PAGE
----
Stroke Alert: A Review of Current Clinical Stroke Literature
By Matthew E. Fink, MD, Professor and Chairman, Department of Neurology, Weill Cornell Medical College, and Neurologist-in-Chief, New York Presbyterian Hospital. This article originally appeared in the March 2013 issue of Neurology Alert. It was peer reviewed by M. Flint Beal, MD. Dr. Beal is Anne Parrish Titzel Professor, Department of Neurology and Neuroscience, Weill Cornell Medical Center. Dr. Fink is a retained consultant for MAQUET and Dr. Beal reports no financial relationships relevant to this field of study.
Synopsis: Special Report from the International Stroke Conference: Current Endovascular Interventions for Acute Ischemic Stroke Do Not Result in Better Clinical Outcomes than Intravenous Thrombolysis
Attendees of the international stroke meeting in Hawaii in February 2013 were astonished by three reports of long-awaited trials comparing endovascular therapies with intravenous thrombolysis — IMS III,1 SYNTHESIS,2 and MR RESCUE.3 In all three studies, the clinical outcomes were not statistically different between the intra-arterial interventional groups and the intravenous-medical groups.
In IMS III, the study was stopped, for futility, after 656 patients with moderate-to-severe ischemic stroke were randomized to either intravenous tPA alone or endovascular therapy after IV tPA. The primary outcome measure, a modified Rankin score of 2 or less at 90 days, did not differ significantly between the two groups (40.8% for endovascular and 38.7% with intravenous tPA), and there were no subgroups based on clinical severity that showed any differences in outcome. Mortality was similar between the groups (19.1% vs 21.6%) as was symptomatic intracerebral hemorrhage (6.2% vs 5.9%). The trial showed similar safety profiles and outcomes. Of note, there was variability in the devices used for endovascular therapy at the discretion of the operators — Merci retreiver, Penumbra system, Solitaire device, or intra-arterial tPA. Angiography had to begin within 5 hours of symptom onset and be completed within 7 hours.
In the SYNTHESIS trial, 362 patients with acute ischemic stroke were randomly assigned, within 4.5 hours of symptom onset, to intravenous thrombolysis with tPA or intra-arterial endovascular therapy using a combination of thrombolysis or clot retrieval, or both. The median time from stroke onset to start of treatment was 3.75 hours for endovascular therapy and 2.75 hours for intravenous tPA. The primary outcome was survival free of disability (Rankin score of 0 or 1) at 3 months, and there was no significant difference between the groups (30.4% for endovascular and 34.8% for intravenous). Odds ratios were adjusted for age, sex, stroke severity, and atrial fibrillation at baseline. Symptomatic intracranial hemorrhage occurred in 6% of each group and there were no significant differences in other serious adverse events or death rates.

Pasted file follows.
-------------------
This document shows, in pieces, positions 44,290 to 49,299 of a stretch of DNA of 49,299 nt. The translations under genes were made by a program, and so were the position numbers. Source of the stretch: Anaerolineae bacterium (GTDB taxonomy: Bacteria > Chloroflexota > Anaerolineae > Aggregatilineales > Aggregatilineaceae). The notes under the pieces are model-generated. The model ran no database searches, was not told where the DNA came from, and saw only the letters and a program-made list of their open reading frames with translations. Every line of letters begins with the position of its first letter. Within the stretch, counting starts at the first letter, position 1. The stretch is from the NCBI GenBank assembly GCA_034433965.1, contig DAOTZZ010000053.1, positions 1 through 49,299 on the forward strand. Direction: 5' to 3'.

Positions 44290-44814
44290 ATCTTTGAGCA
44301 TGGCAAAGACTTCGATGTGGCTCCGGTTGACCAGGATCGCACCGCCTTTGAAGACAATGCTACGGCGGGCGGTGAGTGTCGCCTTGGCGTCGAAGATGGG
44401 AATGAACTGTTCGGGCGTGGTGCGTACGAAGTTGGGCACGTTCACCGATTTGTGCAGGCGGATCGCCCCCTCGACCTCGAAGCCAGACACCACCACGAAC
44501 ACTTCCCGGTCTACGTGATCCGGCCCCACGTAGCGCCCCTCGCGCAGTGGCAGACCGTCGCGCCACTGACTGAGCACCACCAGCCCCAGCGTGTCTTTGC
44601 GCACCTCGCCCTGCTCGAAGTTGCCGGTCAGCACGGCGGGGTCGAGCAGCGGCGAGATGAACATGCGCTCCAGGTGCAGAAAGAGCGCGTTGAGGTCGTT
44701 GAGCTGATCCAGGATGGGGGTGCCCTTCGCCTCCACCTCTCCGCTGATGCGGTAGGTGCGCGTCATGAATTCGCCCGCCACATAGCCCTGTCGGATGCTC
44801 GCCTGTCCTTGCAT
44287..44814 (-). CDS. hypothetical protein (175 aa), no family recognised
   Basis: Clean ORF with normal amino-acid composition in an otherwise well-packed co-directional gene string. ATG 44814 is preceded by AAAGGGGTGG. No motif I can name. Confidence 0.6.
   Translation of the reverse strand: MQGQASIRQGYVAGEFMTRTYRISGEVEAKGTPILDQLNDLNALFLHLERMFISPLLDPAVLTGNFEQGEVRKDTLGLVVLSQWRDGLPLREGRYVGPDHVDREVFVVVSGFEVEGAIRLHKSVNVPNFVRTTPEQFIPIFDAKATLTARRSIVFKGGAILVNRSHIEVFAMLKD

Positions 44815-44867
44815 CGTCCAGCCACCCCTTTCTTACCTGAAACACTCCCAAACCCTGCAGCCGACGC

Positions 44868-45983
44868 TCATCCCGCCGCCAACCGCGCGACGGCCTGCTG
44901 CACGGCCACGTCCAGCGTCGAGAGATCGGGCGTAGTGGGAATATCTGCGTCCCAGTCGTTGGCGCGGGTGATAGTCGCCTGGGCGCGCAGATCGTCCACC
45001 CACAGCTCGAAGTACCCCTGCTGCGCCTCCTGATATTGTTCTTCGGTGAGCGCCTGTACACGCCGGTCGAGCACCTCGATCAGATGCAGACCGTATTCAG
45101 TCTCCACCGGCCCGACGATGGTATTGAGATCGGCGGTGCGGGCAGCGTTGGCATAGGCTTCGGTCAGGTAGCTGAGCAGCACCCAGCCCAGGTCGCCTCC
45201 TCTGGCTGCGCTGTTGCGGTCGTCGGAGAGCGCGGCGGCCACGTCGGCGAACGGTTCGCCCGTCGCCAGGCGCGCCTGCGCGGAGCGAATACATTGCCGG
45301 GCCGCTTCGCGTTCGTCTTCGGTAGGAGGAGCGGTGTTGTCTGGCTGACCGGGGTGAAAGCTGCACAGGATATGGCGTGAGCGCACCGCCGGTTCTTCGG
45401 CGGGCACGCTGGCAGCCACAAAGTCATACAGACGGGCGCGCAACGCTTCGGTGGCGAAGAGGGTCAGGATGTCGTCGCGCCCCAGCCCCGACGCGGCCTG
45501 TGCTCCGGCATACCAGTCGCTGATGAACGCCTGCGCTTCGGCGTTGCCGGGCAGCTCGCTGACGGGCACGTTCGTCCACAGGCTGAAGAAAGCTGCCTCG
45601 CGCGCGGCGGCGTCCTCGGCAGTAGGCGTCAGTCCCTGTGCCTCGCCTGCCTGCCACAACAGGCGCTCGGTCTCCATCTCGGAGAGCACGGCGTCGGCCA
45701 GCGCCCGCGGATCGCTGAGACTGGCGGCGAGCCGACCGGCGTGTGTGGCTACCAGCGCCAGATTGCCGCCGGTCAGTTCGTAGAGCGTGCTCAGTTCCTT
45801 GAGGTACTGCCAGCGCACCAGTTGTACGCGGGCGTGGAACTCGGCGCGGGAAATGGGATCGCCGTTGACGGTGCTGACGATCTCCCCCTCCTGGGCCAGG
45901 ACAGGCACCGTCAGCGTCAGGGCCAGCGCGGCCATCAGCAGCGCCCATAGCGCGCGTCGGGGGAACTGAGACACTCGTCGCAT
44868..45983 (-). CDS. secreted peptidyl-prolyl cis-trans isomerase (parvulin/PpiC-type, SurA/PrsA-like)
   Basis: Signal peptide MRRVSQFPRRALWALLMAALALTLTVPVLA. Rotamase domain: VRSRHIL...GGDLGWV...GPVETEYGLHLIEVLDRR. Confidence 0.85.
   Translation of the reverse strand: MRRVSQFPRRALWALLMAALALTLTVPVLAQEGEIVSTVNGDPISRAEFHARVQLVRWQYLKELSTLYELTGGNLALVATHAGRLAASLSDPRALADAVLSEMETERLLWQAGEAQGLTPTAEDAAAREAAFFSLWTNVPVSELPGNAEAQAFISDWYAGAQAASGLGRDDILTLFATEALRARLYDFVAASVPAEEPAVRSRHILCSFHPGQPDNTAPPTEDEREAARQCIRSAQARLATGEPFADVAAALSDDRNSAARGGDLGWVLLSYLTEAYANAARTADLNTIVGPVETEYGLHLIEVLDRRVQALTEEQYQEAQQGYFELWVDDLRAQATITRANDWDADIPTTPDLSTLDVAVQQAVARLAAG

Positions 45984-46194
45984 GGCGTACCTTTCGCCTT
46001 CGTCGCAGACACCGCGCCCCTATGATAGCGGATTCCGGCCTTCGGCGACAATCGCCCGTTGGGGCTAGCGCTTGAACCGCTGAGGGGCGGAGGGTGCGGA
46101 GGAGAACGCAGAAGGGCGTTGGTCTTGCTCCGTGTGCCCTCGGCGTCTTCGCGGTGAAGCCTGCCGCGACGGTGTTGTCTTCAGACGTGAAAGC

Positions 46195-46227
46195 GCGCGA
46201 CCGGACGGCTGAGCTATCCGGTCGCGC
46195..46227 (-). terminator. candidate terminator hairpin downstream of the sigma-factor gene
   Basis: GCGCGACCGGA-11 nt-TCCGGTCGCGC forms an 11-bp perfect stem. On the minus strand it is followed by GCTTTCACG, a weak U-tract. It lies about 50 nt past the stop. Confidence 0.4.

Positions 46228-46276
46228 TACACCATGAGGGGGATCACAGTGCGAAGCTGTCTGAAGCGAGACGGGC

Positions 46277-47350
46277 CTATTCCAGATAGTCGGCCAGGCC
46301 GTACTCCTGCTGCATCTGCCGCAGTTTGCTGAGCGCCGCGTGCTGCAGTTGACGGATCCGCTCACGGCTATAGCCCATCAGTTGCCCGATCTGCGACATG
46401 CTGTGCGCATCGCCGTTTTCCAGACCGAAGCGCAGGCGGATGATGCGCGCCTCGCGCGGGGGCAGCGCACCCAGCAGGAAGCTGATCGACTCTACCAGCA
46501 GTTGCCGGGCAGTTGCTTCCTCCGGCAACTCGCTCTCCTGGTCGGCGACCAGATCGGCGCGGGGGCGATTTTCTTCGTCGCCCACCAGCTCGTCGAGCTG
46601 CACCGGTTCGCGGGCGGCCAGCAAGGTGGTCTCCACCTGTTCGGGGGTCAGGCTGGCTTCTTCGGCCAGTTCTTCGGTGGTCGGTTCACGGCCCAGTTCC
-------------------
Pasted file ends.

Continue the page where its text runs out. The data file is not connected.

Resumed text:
The MR RESCUE trial used imaging in an attempt to select patients for treatment and predict outcome based on CT or MR measurements of potentially reversible ischemic penumbra. The study randomly assigned 118 eligible patients within 8 hours after onset of large-vessel, anterior-circulation ischemic strokes to undergo mechanical embolectomy with Merci retriever or Penumbra system, or receive standard care, which might include intravenous tPA. All patients underwent CT or MRI studies to determine infarct core and penumbra, and were stratified to favorable penumbra group or a non-penumbra pattern. For all patients, the mean time to enrollment was 5.5 hours, and 58% had a favorable penumbra pattern. Revascularization was successful in 67% of the embolectomy group. Mortality at 90 days was 21%, and the rate of symptomatic hemorrhage was 4%, without any significant differences between the two groups. Mean scores in the modified Rankin score did not differ between the groups, and there were no differences between the favorable penumbra pattern or the nonpenumbral pattern group. A favorable penumbra pattern did not predict a better outcome, and there was no difference between embolectomy vs standard care.